At the height of California’s fierce wildfire season, the Sierra Nevada and North Coast forests are choked with tens of millions of dead trees, from gnarly oaks to elegant pines that are turning leafy chapels into tinderboxes of highly combustible debris.

Ground crews wielding chain saws, axes and wood chippers are braving the intense summer heat in the Sierra’s lower elevations, where most of the pine trees have died. The devastation and danger are greatest in the central and southern Sierra Nevada, where the estimated number of dead trees since 2010 is a staggering 66 million.

Scientists say rarely is one culprit to blame for the escalation in the state’s tree deaths, and the resulting fire hazard. Rather, destruction on such a broad scale is nearly always the result of a complex convergence of threats to forest ecosystems.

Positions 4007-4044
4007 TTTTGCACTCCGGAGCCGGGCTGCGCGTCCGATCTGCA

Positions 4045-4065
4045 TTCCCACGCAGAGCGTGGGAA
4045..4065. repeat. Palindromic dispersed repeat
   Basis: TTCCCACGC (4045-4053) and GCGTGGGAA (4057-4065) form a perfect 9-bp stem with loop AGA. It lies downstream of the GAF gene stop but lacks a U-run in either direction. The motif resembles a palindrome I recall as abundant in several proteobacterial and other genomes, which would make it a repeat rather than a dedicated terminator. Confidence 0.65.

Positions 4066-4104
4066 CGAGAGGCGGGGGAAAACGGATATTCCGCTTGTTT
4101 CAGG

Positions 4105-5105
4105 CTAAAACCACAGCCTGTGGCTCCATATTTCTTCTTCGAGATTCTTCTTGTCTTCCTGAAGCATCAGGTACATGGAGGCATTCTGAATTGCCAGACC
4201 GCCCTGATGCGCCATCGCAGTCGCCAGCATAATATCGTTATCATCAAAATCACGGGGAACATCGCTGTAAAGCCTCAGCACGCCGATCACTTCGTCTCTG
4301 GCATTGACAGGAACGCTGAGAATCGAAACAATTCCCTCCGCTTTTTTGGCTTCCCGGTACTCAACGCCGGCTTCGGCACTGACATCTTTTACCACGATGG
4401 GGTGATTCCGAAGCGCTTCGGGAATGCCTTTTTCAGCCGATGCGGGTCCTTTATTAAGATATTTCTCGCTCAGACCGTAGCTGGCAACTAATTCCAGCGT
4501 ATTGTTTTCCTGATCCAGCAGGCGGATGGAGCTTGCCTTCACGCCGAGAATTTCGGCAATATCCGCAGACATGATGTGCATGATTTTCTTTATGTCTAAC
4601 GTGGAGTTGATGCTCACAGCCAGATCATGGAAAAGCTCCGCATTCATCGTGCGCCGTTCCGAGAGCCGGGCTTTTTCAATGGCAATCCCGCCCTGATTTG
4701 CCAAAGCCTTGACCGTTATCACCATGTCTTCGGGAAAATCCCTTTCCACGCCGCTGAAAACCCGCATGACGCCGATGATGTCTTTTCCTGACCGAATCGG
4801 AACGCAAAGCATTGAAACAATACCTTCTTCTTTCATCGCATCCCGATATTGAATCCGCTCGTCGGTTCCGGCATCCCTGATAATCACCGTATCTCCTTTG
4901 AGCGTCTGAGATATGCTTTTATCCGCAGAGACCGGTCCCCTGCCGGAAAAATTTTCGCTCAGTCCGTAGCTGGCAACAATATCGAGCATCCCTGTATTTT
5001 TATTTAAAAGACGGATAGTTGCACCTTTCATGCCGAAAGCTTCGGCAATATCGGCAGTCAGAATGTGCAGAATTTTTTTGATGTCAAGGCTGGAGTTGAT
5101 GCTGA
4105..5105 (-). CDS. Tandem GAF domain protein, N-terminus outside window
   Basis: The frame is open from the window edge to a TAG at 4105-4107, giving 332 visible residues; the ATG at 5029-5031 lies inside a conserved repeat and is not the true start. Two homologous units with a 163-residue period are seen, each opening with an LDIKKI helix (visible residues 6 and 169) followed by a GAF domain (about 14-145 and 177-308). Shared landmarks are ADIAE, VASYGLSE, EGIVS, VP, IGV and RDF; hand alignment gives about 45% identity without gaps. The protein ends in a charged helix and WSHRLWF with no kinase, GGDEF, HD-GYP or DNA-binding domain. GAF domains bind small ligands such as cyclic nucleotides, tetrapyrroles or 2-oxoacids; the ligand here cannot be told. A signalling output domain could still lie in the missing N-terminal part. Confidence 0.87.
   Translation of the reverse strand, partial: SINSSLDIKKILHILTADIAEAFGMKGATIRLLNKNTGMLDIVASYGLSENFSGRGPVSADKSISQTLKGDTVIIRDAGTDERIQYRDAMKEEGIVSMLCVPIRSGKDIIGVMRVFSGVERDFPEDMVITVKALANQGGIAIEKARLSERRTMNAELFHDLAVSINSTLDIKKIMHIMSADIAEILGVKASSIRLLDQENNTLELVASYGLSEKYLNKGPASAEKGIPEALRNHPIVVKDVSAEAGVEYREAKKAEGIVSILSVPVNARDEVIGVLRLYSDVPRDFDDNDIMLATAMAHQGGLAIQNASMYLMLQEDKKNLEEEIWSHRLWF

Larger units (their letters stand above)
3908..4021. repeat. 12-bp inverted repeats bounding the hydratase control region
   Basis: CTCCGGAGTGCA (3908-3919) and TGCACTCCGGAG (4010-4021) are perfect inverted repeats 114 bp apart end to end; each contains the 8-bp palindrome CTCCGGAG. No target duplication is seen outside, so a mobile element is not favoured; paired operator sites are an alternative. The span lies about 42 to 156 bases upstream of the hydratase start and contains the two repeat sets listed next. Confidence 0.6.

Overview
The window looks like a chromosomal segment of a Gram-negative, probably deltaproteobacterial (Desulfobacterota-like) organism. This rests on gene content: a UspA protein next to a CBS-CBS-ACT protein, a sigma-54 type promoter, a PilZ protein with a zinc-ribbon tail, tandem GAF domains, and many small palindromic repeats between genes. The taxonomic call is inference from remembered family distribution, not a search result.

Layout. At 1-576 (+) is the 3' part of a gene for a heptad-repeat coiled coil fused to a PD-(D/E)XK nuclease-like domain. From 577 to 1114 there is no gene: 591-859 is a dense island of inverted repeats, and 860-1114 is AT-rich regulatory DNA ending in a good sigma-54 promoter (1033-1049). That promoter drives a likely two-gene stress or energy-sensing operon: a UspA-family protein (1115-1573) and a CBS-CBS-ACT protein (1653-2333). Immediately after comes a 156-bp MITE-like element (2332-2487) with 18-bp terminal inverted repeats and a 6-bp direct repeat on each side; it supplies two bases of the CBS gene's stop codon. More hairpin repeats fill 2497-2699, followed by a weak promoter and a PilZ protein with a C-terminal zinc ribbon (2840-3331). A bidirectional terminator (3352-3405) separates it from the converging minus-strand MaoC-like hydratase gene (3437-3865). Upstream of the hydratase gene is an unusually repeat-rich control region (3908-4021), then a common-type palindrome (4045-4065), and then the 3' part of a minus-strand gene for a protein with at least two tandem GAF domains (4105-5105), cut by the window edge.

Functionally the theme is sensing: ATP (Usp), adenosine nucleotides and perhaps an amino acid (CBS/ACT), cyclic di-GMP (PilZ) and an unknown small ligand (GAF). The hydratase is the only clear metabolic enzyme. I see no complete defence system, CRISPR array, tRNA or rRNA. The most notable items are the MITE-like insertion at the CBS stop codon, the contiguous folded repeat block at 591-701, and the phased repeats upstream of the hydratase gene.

Chief among them is a severe, sustained drought in the Sierra Nevada that is stressing trees and disabling their natural defenses. Climate change is raising temperatures, making for warmer winters. No longer kept in check by winter’s freeze, bark beetle populations are growing. Separately, a nonnative, potent plant pathogen is thriving in the moist areas of the North Coast, introduced to California soil by global trade. Opportunistic fungi are standing by, ready to finish the kill.

Factor in human shortcomings — poor or absent forest management, a failure to clear out ignitable dead wood, the darker temptation of arson, unchecked carelessness — and you have a lethal recipe.

From The New York Times: http://www.nytimes.com/2016/08/30/science/california-dead-trees-forest-fires.html?_r=2